Obviously, not all metics (and, in fact, the majority) would ever have experienced the violence of being sold into enslavement or being executed for breaching their status. They were also, as Ben Akrigg has pointed out, theoretically subject to torture for evidence.[29] We do not have evidence that this was very common, but, this is one of the fundamental characteristics of race—the experience of violence is not necessary, only the threat, which is validated by the fact that others within the group do experience this violence as part of their everyday existence and within the scope of the law.[30] The threat is what allows for those metics with privileges to have them and to feel them as privileges and even argue against the interests of their class as a whole in order to maintain them. 
Wealthy metics and those who arrived in Athens as refugees were granted a series of privileges within the scope of law that could mitigate their vulnerability to violence. For some metics, living in Athens approached citizen status, but without assembly attendance and voting: they performed liturgies; they dined with (and in the 5th century still intermarried with) their social peers; they participated in the Panathenaiac procession. And the reward system of privileges, like grants of isoteleia and enktesis, rewarded those metics who not only followed the rules but were deemed most useful to the polis.[32] They became, in some ways, ‘model minorities’, whose privileging could encourage them to become complicit in the enforcement of violence on others within the metic group.[33]

The vulnerability to violence inherent in the status of metic did manifest on a daily basis for metics who were not of the privileged economic classes or who had not been granted special status through grants to specific refugee groups, because of their gender, economic status, or status as formerly enslaved. As I demonstrated in Immigrant Women in Athens, women metics were especially vulnerable to all sorts of violence in law and through loopholes in the laws.[37] Let me offer an example (you can read Chapters 4&5 of Immigrant Women for many many examples). The so-called phialai inscriptions. These are most likely inscriptions that record dedications made by metics who had been charged with not registering or paying their tax, but successfully defended against it.[38]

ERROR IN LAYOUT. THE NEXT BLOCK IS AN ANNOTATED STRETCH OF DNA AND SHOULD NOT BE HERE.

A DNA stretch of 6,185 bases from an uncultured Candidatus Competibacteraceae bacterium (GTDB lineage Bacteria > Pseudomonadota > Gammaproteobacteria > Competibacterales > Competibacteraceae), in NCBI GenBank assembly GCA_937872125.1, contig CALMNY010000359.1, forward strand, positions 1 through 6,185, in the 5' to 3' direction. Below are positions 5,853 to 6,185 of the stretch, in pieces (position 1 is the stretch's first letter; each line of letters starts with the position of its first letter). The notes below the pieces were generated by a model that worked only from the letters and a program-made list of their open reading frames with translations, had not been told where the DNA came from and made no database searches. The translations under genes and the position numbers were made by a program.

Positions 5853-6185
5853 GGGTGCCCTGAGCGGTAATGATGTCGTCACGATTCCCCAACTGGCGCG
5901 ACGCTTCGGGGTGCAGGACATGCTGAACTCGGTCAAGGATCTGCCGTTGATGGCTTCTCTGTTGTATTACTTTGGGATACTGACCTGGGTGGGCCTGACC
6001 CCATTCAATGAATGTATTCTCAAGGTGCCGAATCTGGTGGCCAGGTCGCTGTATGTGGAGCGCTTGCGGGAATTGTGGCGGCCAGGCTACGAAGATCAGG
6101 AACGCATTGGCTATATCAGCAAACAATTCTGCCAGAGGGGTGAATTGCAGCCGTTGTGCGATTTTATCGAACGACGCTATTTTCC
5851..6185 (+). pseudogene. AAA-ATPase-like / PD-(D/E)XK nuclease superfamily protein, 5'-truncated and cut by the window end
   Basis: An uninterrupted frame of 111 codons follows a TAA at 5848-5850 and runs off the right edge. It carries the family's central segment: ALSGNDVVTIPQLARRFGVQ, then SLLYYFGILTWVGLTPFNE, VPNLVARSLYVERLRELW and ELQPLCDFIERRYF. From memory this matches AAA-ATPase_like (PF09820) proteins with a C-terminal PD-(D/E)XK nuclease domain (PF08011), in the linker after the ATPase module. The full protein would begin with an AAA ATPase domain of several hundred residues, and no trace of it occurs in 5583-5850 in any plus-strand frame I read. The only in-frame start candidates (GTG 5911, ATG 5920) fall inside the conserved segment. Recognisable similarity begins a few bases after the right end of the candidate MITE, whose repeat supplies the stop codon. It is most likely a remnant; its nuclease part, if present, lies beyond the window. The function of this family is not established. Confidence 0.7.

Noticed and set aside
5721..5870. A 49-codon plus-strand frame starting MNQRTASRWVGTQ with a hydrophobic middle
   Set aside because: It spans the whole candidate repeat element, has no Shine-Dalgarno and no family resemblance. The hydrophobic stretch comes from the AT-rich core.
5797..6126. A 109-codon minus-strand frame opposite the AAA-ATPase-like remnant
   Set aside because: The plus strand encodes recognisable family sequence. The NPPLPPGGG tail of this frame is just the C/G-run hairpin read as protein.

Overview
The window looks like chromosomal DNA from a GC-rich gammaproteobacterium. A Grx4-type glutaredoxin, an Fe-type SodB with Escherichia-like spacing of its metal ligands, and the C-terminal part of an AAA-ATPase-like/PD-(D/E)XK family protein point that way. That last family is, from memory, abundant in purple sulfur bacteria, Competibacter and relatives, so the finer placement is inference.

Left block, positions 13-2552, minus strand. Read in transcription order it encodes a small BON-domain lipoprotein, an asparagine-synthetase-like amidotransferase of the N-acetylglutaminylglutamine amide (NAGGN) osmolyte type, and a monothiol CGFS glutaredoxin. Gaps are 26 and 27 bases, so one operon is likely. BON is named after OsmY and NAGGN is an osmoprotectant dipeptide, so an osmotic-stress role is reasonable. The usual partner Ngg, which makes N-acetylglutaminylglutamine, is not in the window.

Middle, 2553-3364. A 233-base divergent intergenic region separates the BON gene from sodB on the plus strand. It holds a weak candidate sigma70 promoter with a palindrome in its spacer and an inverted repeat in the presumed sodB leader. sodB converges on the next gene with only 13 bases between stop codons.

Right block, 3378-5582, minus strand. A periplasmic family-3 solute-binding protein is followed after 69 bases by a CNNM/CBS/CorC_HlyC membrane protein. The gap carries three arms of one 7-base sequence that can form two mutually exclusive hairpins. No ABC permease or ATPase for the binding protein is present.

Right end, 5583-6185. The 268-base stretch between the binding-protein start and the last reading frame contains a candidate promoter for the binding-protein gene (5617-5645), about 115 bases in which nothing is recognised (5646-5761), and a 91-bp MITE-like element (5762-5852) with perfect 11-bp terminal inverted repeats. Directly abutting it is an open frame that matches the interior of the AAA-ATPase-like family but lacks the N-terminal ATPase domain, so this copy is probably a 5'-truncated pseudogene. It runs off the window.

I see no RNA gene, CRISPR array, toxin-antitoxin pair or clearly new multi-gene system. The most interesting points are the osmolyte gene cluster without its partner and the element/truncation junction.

Extant are over 400 names, including men, women, and children, some appearing as families. The inscriptions list over 100 different professions, all of them what we would call ‘working class.’ The inscriptions are broken and only a small percentage of those originally carved are extant. They record, likely, about seventy or so years of cases. Hundreds of them. Any citizen could prosecute them and they had incentives. What this suggests is that metics, especially those without wealth or connections to citizens, could be subjected to regular surveillance by citizens, could not trust that a citizen would not turn on them, and were always vulnerable to the violence inherent within their legal status.[39]
I would like to end with a quotation from Falguni Sheth, who for me, sums up what the process in Athens looked like over the course of the 5th -4th centuries, a summary which I think would be even more obvious if I could provide for you in this abbreviated space the dozens of legal cases and acts of violence leveled against metics, especially women. Sheth says: 
And so we see through any number of legal judgements, race is never merely about ‘race.’ It is in the drawing of the lines between ‘evil beings’ and ‘moral beings,’ between persons and nonpersons, human beings qua citizens and those who cannot be citizens because they are ‘not human like us,’ where we find the salience of race. Understood as a vehicle by which to draw and redraw the boundaries by which select populations are assured the protection of the law, race becomes deployed as a technology. It is when we understand it as a technology that we begin to understand how race locates and domesticates the ‘unruly,’ and in so doing, ‘reveals’ the apparatus by which the normative ground of racial classifications was once naturalized and concealed.[43] 
My hope with this analysis is that if we can see it happening clearly in the case of metics in Athens, we can better articulate and reveal how it functions at the level of institutions today and elsewhere in our histories, where too many people and governments insist that because race is not a biological fact, it somehow isn’t still real and embedded in our laws and everyday practices.

A list of works mentioned in the talk with their full citations.


[1] Fields and Fields 2013, 16. This is their definition of ‘race.’
[2] Fields and Fields 2013, 17.
[3] Fields and Fields 2013, 18-19.
[4] Blok 2017, 273. Blok sees these as reasonable taxes for non-citizens and does not agree with Whitehead’s assessment that the tax was meant to be a humbling and even humiliating reminder of their second-class status.